By: Terry Harris | Email: Click Here
Posted: March 4, 2020 | 3:45 p.m.
SURRY – LaSonya White, Surry County Office-Unit Coordinator of Virginia Cooperative Extension is on a mission to inform local beekeepers and would-be beekeepers that there is a simple way to help protect honey bees from harmful pesticides that have been decimating the honeybee population nationwide through the free Pollinator Protection Program.
“We have had so many people call in to see if we can find out who has beehives, so they can be protected when farmers are spraying pesticides,” White said. “And a lot of people didn’t know we have a system where you can register hives and farmers can see them and reach out to you and let you know when they’re going to be spraying.”
The system, according to White, is The Virginia Department of Agriculture and Consumer Services (VDACS) Pollinator Protection Plan. She said that the voluntary, proactive approach “focuses on enhanced communication and coordination between agricultural producers, landowners, pesticide applicators and beekeepers as a means to further protect pollinators.”
Besides focusing on communication, she said that the plan also provides “best practices that can be implemented by beekeepers, commercial applicators and agricultural producers.”
“To facilitate communication between beekeepers and pesticide applicators and agricultural producers,” White shared, “VDACS has acquired BeeCheck™, Apiary Registry by FieldWatch® for beekeepers and FieldCheck™ for pesticide applicators and agricultural producers.”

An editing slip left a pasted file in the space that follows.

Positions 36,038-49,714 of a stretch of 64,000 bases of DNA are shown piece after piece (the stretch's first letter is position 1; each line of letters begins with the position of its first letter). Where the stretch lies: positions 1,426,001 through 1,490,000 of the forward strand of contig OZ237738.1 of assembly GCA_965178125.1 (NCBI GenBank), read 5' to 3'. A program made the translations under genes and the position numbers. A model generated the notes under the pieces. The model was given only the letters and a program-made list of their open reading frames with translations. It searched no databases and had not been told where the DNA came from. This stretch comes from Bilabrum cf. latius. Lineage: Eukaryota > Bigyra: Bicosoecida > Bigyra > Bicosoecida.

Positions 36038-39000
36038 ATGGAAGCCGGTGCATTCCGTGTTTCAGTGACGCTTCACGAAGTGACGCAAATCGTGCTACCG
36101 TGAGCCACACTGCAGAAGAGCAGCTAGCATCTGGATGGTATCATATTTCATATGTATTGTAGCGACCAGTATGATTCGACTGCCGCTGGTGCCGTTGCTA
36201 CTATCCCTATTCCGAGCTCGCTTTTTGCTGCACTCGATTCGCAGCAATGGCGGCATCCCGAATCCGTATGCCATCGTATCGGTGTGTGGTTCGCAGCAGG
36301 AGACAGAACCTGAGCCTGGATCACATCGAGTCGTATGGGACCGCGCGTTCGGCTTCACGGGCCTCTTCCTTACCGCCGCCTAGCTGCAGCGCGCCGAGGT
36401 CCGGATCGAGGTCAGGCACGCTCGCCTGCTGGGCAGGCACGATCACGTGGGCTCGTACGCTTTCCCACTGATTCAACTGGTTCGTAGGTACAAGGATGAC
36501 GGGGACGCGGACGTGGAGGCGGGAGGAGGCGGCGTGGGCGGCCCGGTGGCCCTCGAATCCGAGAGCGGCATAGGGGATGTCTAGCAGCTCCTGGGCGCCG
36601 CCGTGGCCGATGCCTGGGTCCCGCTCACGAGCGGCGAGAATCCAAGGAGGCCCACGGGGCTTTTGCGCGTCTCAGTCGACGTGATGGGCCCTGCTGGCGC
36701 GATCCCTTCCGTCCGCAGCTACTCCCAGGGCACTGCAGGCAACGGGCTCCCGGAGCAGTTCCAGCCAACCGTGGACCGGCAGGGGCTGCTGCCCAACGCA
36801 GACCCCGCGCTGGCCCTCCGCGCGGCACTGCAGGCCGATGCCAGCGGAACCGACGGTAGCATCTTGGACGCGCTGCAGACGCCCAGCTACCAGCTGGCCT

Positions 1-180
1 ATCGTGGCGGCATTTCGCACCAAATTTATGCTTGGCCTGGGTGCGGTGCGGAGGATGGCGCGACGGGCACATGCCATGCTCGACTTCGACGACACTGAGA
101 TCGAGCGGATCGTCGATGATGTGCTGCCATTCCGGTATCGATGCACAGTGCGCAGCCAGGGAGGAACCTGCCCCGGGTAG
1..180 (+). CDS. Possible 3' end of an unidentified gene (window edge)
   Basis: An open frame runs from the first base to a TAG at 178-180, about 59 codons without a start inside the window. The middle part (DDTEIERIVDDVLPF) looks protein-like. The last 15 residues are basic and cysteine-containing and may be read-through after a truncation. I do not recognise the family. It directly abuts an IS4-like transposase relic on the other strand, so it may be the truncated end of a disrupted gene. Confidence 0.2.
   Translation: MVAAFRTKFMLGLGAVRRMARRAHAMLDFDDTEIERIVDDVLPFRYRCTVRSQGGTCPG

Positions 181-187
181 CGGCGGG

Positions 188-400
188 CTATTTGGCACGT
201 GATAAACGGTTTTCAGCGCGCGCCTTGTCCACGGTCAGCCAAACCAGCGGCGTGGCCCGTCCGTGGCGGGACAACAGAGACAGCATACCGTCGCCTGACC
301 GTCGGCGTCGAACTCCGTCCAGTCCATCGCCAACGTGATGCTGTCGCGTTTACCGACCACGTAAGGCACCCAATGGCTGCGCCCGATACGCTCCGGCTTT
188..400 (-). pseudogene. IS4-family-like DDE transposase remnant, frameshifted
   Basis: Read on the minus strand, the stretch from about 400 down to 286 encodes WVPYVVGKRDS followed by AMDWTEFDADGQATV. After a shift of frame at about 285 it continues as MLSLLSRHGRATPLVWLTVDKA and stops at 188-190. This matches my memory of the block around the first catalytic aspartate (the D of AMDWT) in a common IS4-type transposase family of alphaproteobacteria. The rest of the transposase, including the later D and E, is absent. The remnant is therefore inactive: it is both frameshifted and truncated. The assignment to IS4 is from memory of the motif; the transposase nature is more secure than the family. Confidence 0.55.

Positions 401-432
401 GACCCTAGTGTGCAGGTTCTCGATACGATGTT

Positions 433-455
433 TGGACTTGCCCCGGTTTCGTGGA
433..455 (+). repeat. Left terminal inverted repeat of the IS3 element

According to White, the on-line system for mapping apiary locations and providing beekeeper contact information to pesticide applicators can be effective if used properly, but cautioned that not everyone uses this program.
“Face to face or over the phone communication is still the most effective way to facilitate a relationship between beekeepers and producers,” she added. “Bees are essential to the survival of agriculture and everyone has to work together in order to protect our environment and our way of life. Don’t hesitate to reach out to your local extension office for more information on this program or help with identifying other ways to protect pollinators.”
“We have an increased number of people who have bee hives,” White said, “but are trying to keep that information private. But they NEED to share so they can protect their hives. It’s a totally voluntary program – not a requirement, but it is so their benefit to add their names to the roster.”
Copyright 2020 by Womack Publishing
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